No-contest clauses in wills and trusts

Are you concerned about a potential challenge to your will or trust once you're gone? A no-contest clause in a will or trust can be quite effective in discouraging challenges to the documents after your death.

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by Michelle Kaminsky, Esq.
updated May 11, 2023 ·  4min read

Is there a chance that any of your beneficiaries could be so disgruntled about what you've left them in your last will and testament or trust that they would bring a legal challenge against it?

If so, you may consider adding a “no-contest clause" to your will, which provides that anyone who disputes the validity of the document in court will end up inheriting nothing at all.

What exactly happens in the case of a contested will or trust, and can a no-contest clause really help you avoid that whole mess? Read on.

The process of contesting a will or living trust

A last will and testament communicates your wishes regarding the distribution of your property after your death. A living trust holds your assets for your benefit during your lifetime and for transferring to your chosen beneficiaries at your death by the person you have designated as your “successor trustee."

So what happens if someone wants to contest a will or trust?

Contesting a will requires that a beneficiary file a formal legal challenge against the validity of the will. A person must have standing to bring a will contest, which means he or she must have a financial interest in the estate, usually as a named beneficiary or someone who is entitled to inherit based on existing law.

Grounds for a will contest may focus on the testator's capacity—that he or she was not of sound mind when the document was executed—or external forces such as undue influence, fraud, or duress, all of which allege that someone had forced the hand, so to speak, of the testator in drawing up the will.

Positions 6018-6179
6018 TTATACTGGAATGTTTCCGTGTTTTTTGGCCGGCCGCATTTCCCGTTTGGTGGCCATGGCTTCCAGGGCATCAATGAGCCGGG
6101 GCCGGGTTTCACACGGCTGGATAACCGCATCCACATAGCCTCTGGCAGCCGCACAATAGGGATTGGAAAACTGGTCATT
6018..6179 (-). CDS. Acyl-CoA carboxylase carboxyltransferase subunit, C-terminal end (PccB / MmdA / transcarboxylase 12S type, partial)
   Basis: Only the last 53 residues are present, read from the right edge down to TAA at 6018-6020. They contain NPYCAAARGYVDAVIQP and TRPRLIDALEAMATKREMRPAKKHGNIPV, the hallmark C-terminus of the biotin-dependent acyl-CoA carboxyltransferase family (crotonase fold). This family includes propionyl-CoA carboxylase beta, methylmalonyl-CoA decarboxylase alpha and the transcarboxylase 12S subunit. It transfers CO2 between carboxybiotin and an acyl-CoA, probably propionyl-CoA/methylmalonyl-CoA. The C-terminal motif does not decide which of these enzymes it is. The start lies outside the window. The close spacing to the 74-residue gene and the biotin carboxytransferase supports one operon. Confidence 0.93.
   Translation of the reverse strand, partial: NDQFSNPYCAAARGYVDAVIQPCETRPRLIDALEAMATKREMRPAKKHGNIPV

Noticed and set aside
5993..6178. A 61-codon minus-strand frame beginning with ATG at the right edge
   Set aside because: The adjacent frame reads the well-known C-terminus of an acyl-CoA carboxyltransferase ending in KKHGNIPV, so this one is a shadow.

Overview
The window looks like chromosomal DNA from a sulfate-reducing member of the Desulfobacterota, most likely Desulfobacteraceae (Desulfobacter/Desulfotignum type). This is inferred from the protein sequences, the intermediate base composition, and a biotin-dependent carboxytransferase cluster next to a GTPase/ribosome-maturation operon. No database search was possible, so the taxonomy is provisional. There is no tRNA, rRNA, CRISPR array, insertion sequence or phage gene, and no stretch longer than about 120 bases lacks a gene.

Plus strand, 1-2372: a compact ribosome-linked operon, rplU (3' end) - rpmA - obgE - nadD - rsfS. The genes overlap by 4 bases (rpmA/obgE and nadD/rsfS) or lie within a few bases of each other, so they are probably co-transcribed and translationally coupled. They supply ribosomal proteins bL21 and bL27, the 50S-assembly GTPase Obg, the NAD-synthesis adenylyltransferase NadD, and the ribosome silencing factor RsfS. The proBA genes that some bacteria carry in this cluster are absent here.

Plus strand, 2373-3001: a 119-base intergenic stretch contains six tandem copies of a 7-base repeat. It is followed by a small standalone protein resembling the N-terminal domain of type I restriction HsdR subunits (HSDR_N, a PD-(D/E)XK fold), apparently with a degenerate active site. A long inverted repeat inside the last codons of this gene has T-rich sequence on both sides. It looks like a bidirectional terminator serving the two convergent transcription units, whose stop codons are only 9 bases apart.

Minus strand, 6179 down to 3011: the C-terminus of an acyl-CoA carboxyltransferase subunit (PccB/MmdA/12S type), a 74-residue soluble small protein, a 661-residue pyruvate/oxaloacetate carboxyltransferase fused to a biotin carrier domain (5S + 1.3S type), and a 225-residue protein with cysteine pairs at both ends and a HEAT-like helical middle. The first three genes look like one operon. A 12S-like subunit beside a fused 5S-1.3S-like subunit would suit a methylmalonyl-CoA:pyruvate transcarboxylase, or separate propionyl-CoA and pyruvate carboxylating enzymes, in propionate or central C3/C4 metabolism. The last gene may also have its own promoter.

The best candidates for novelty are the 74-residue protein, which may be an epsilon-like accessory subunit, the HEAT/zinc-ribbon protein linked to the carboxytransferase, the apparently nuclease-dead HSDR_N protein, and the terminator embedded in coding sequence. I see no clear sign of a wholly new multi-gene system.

Additionally, a will contest may seek to present a newer version of the document, alleging that it is the valid one.

Challenges to the validity of a trust are similar in nature and generally call into question whether the trust accurately reflects the trust creator's wishes. As with a will, duress, fraud, undue influence, and even ambiguity in the trust's terms may be alleged.

The process for disputing a will or trust can mean additional costs for the estate—and less inheritance for beneficiaries. And since we're talking about court processes, it's no surprise that all of this can take quite a bit of time—years even—to sort out.

None of these side effects of a will or trust contest are desirable for your beneficiaries, so it's likely something you'll want to try to avoid.

Enter the no-contest clause.

What does a no-contest clause in a will do?

A no-contest will clause uses the threat of no inheritance at all—even what is bequeathed to the person within the document—to dissuade beneficiaries from challenging the validity of a will.

A sample no-contest clause in a will looks something like this: